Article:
Last Friday the John Locke Foundation filed a brief in support of the plaintiffs in Kirby v. NCDOT, a case that is currently before the NC Supreme Court. We filed as amicus curiae (“a friend of the court”) because we wanted to bring certain facts and arguments to the Court’s attention.

As I have previously explained in a newsletter, the plaintiffs in Kirby are a group of Forsyth County property owners who have challenged the NC Department of Transportation’s power to impose long-term, uncompensated development moratoria on their land under a statute known as the Map Act. They won an important victory in February when the NC Court of Appeals rejected the NCDOT’s claim that its imposition of development moratoria under the Map Act should be construed as an exercise of the police power for which no compensation was necessary. The Court found that, “The Map Act empowers NCDOT with the right to exercise the State’s power of eminent domain…which power, when exercised, requires the payment of just compensation.” The Court also found that, “The NCDOT exercised its power of eminent domain when it filed the transportation corridor maps,” and it remanded the case to the trial court to consider, “The amount of compensation due to each Plaintiff for such takings.”

In response to an appeal by the NCDOT, in August the NC Supreme Court agreed to review the lower court’s decision, which is how we came to file our brief. We believe the Court of Appeals’ decision was correct, and in the brief we urge the Supreme Court to uphold it. Here some excerpts (citations omitted):

The NCDOT attempts to characterize its imposition of development moratoria under the Map Act as an ordinary exercise of the police power. After noting that, “The regulation of land use is a common police power function,” it asserts that, “The Map Act is similar to other legislation allowing governments to place limitations on certain types of land use in planned highway corridors,” and it cites, as examples, specific legislation in North Carolina authorizing cities and counties to impose such limitations and a specific decision by this Court upholding such a limitation.

In fact, however, while the regulation of land use by local governments under legislation like that cited by the NCDOT is certainly quite common, the imposition of long-term and uncompensated development moratoria by state transportation departments under statutes like the Map Act is very uncommon indeed. Furthermore, the Map Act differs from the legislation cited by the NCDOT in many constitutionally significant ways.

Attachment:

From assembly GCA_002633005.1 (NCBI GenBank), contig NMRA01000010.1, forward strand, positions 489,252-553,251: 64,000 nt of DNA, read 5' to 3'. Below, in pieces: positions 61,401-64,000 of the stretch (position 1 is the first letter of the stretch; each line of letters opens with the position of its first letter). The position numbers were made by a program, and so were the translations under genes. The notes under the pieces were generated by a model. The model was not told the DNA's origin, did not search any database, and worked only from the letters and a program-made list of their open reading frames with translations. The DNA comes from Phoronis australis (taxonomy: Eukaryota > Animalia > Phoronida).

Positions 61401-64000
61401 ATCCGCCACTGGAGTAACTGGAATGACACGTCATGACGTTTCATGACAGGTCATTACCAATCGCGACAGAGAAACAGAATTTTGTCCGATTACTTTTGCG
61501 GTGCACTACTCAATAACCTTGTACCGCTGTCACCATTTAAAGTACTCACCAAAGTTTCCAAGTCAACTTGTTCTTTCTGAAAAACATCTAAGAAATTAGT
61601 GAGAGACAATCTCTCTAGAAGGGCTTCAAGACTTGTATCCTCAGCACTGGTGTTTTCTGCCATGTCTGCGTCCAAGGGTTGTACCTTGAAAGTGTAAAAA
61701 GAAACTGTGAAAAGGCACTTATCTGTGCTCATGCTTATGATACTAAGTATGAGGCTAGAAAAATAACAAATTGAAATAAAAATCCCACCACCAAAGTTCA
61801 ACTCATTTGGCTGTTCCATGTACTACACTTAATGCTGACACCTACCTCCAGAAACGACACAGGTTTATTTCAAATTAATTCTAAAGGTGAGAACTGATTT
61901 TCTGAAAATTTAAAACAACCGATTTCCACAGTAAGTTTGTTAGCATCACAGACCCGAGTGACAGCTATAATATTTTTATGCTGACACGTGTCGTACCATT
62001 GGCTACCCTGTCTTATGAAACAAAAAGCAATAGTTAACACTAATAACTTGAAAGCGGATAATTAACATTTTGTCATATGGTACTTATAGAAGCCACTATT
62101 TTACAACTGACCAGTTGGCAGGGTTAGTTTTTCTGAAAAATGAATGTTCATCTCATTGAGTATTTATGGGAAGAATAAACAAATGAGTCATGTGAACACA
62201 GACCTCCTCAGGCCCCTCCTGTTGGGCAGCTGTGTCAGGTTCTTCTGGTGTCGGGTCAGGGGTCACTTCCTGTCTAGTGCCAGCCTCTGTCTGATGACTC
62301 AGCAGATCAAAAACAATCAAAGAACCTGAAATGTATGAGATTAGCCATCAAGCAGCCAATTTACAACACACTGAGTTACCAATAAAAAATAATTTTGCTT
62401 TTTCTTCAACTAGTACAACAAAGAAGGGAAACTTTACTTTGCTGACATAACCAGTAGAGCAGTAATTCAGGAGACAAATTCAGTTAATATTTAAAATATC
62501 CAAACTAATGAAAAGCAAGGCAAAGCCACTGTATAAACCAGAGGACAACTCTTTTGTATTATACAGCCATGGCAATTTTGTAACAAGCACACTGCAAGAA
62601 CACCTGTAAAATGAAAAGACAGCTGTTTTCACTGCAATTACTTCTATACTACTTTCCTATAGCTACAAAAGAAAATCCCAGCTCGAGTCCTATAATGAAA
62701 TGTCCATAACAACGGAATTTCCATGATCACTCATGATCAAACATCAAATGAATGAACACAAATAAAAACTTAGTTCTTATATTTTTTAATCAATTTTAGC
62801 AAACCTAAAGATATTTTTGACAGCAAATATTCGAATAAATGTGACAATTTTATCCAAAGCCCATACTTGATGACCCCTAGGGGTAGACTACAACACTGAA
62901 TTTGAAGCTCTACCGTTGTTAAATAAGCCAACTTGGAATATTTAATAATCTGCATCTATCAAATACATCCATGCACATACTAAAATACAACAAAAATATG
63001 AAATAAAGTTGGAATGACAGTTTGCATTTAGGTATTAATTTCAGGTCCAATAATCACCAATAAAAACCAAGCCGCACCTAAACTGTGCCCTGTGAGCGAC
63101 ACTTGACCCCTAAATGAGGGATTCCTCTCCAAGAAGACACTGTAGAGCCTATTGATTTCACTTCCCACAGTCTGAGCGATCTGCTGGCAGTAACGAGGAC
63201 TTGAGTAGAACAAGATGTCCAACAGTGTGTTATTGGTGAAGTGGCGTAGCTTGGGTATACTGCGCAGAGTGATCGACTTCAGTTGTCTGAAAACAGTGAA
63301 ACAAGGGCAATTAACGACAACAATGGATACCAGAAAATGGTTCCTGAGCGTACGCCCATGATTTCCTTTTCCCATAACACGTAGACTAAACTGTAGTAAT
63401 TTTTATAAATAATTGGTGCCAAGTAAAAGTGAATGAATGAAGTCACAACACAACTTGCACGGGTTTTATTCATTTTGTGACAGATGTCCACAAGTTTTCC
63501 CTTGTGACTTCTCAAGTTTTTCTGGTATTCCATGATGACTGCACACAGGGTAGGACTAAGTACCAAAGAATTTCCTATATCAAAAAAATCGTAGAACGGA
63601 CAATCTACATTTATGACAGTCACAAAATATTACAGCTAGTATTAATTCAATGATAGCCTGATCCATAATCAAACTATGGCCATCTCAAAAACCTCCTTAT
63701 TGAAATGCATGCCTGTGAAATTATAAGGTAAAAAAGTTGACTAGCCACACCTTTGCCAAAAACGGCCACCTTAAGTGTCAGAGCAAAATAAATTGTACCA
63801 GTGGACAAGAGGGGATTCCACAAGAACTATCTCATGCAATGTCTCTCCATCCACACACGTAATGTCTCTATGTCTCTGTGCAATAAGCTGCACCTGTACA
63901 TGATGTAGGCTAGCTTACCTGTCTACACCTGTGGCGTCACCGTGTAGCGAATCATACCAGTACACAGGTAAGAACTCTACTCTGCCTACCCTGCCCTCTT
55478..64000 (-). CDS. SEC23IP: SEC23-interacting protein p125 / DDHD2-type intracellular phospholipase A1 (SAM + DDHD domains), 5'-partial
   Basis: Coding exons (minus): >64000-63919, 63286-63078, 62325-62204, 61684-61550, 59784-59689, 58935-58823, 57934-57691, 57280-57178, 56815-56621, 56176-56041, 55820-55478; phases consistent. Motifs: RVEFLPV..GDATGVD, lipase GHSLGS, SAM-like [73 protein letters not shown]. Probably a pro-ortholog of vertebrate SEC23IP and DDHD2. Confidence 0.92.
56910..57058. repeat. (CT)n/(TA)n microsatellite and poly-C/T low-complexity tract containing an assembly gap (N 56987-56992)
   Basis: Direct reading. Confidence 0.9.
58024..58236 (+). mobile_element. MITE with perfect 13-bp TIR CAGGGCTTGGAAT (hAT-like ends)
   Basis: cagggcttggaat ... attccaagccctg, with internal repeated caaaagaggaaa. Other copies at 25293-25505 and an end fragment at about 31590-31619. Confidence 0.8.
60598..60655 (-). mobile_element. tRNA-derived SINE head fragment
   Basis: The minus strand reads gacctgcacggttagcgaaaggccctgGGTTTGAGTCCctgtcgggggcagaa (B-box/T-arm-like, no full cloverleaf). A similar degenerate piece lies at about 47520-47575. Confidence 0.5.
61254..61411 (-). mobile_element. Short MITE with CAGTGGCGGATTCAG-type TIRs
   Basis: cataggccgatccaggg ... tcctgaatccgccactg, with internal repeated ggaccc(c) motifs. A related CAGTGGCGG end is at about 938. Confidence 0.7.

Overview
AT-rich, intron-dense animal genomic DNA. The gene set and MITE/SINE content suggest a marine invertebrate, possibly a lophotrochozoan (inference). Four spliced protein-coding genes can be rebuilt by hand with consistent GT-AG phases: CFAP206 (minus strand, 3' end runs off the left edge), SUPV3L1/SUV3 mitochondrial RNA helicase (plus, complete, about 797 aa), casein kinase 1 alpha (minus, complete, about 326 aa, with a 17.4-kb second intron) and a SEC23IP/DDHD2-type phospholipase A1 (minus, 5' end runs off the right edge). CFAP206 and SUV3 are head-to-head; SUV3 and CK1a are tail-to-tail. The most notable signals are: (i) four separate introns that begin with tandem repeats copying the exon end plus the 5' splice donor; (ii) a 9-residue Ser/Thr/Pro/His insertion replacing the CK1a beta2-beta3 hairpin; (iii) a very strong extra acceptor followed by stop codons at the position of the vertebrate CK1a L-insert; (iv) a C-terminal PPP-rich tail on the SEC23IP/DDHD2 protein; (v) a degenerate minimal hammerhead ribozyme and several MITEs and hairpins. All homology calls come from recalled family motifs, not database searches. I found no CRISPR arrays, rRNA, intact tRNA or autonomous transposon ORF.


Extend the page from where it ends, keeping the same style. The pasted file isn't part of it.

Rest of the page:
Because the Map Act is such an uncommon type of legislation, and because it is so different from the conventional land use legislation cited by the NCDOT, the Court of Appeals was right to carefully scrutinize the NCDOT’s power under the Act rather then apply standards and tests that were developed to deal with much different kinds of statutes—and it was also right to find that, “The NCDOT exercised its power of eminent domain when it filed the transportation corridor maps.”…

For years the NCDOT has attempted to evade its duty to pay just compensation for land it plans to use for highway rights-of-way by imposing uncompensated, long-term development moratoria on that land. Now it is attempting to evade judicial scrutiny of its actions by encouraging this Court to apply highly deferential standards and tests. However, the Map Act does not merit such deference. It does not resemble the legislation that governs transportation planning in other states; it does not resemble the legislation that governs conventional land use regulation in North Carolina; it is blatantly unfair; it is patently unnecessary; and it violates fundamental rights protected by the United States Constitution and the Constitution of North Carolina, including the rights to equal protection, due process, and just compensation. The Court of Appeals was wise to reject the NCDOT’s calls for deference and to subject the Map Act to a level of scrutiny that is appropriate to its history, its character, and its importance.

We conclude by saying: 

The Court of Appeals did not err when it held that the imposition of development moratoria by the NCDOT under the Map Act should be construed as an exercise of the power of eminent domain. That holding should be affirmed.